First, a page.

Abney Park Cemetery is in Stoke Newington, Hackney. Opened in 18th century by Lady Mary Abney with help from Dr. Isaac Watts, and Stoke Newington residents, the Hartopp family. Abney Park is one of the Magnificent Seven London cemeteries, which includes the Daddy Highgate cemetery and smaller Old Brompton. More than 196,843 burials have taken place here. It stands just off the main high street and is right next door to Clissold Park. Abney is also a Local Nature Reserve and you are more than likely going to get attacked by butterflies all year round when you are in there.

Lady Mary Abney (1676 – 12 January 1750) inherited the Manor of Stoke Newington in the early 18th century, which lies about five miles north of St Paul’s Cathedral in the City of London. She had a great influence on the design and landscaping of Abney Park which inspired many of Dr Isaac Watts’ poems and hymns. She is not buried in Abney Park but in Old Stoke Newington Church (St Mary’s Old Church) which is near Clissold Park (just across the road from Abney Park)

Isaac Watts (17 July 1674 – 25 November 1748) was an English hymn writer, theologian and logician. A prolific and popular hymn writer, he was recognised as the “Father of English Hymnody”, credited with some 750 hymns. Many of his hymns remain in use today, and have been translated into many languages. He is buried in Bunhill Fields Cemetery, although a statue of him stands in Abney Park cemetery.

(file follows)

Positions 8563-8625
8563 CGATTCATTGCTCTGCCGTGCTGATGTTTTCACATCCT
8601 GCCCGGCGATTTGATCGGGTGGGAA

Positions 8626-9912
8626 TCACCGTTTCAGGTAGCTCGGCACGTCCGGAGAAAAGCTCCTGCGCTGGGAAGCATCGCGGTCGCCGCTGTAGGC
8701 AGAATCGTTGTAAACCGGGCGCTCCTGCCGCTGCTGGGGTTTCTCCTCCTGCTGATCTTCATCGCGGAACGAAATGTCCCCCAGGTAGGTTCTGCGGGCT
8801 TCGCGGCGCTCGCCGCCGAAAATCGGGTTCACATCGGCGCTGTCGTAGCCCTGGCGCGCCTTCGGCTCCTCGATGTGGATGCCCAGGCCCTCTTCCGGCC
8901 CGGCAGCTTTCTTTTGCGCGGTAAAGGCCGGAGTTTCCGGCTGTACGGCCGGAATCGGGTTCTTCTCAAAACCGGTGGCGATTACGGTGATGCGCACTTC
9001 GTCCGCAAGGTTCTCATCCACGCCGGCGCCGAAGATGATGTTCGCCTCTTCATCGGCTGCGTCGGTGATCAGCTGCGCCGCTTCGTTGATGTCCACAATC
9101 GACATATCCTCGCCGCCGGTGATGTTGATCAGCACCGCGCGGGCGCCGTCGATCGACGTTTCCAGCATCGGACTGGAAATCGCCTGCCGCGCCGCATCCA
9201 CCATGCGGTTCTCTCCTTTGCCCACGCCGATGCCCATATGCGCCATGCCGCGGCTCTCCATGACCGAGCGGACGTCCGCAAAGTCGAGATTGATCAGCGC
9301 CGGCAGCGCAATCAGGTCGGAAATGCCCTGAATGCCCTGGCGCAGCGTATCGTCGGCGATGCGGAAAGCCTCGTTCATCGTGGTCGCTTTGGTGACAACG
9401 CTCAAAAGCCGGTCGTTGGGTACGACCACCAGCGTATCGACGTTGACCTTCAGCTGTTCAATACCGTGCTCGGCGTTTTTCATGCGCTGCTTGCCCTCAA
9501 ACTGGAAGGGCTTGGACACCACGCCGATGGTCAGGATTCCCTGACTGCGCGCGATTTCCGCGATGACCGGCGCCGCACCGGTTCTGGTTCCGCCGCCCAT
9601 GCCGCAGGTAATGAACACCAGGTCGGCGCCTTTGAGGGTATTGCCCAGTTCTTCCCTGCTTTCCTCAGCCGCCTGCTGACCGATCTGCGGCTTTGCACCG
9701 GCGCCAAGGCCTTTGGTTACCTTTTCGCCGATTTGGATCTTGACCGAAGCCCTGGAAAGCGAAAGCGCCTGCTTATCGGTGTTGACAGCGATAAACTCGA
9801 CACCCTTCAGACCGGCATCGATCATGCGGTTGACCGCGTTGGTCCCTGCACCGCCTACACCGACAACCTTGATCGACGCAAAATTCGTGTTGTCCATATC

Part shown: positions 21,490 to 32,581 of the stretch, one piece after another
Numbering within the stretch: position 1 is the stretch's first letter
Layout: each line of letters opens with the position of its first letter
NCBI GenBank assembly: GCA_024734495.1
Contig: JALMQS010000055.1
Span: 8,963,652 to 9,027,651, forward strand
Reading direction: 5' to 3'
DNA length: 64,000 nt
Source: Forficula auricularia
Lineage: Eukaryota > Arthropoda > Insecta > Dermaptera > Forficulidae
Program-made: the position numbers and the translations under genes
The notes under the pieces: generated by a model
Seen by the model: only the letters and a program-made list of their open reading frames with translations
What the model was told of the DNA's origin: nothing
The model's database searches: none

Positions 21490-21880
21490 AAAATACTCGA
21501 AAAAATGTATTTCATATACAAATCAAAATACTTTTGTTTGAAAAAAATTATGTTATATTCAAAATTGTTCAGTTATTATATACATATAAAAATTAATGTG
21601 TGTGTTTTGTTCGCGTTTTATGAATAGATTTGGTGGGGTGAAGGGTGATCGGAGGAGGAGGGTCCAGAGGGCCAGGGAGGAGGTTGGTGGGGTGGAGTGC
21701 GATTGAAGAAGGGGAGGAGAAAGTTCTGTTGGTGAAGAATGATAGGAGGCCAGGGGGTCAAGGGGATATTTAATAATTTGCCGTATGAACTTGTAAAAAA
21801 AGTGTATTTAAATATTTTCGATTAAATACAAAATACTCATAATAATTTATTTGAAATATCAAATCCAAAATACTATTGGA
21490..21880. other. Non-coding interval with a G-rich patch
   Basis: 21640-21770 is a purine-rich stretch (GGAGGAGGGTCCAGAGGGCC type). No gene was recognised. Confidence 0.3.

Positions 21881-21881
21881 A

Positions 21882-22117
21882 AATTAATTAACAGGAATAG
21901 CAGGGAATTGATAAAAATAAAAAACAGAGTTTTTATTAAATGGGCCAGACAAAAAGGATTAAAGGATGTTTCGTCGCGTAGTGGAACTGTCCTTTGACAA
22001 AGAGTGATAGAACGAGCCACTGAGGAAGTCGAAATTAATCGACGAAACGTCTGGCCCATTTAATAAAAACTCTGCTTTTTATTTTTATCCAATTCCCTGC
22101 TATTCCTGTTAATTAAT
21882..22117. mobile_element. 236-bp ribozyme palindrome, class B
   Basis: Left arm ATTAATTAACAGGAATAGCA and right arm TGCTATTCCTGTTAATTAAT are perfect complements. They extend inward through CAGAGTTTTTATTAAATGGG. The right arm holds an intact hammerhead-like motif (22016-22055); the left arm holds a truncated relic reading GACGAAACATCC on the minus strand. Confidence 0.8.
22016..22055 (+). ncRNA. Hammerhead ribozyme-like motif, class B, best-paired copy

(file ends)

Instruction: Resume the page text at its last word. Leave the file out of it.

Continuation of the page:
Below is a statue (the only known statue) dedicated to Issac Watts



When God is nigh, my faith is strong;
His arm is my almighty prop:
Be glad, my heart; rejoice, my tongue;
My dying flesh shall rest in hope.

Though in the dust I lay my head,
Yet, gracious God, Thou wilt not leave
My soul for ever with the dead,
Nor lose Thy children in the grave.

My flesh shall thy first call obey,
Shake off the dust, and rise on high;
Then shalt Thou lead the wondrous way
Up to Thy throne above the sky.

There streams of endless pleasures flow;
And full discoveries of Thy grace,
Which we but tasted here below,
Spread heav’nly joys through all the place.






William and Catherine Booth – founders of The Salvation Army

Bramwell Booth – Son of William and Catherine Booth.

Salvation Army commissioners-

Elijah Cadman

John Lawley

William Ridsdel

Frederick Booth-Tucker

George Scott Railton

Theodore Kitching – The Salvation Army’s first Commissioner

T. Henry HowardSalvation Army’s Chief of Staff

Dr Thomas Binney – the ‘Archbishop of Non-conformity’ who has a portrait in the National Portrait Gallery that shows him at the Anti-Slavery Society Convention. Binney is buried close to the Church Street entrance in Abney Park Cemetery.

Christopher Newman Hall – who was influential on the side of slavery emancipation in the American Civil War, is buried here with his father.

Emily Gosse – Evangelist. Buried in a simple grave near Dr Watts’ Mound.

Dr Andrew Reed -founder of the London Orphan Asylum.

Henry Richard – Welsh MP and a mid-19th-century secretary of the Peace Society, instrumental in encouraging the first university in Wales at Aberystwyth along with its founder Sir Hugh Owen, whose own memorial is to the east of the Abney Park Cedar Circle.

Betsi Cadwaladr- a Welsh nurse who worked in the Crimea with Florence Nightingale.


Abney Park

Stoke Newington High Street,

London N16 0LH

Tel: 0207 275 7557

Email: abney-park@geo2.poptel.org.uk


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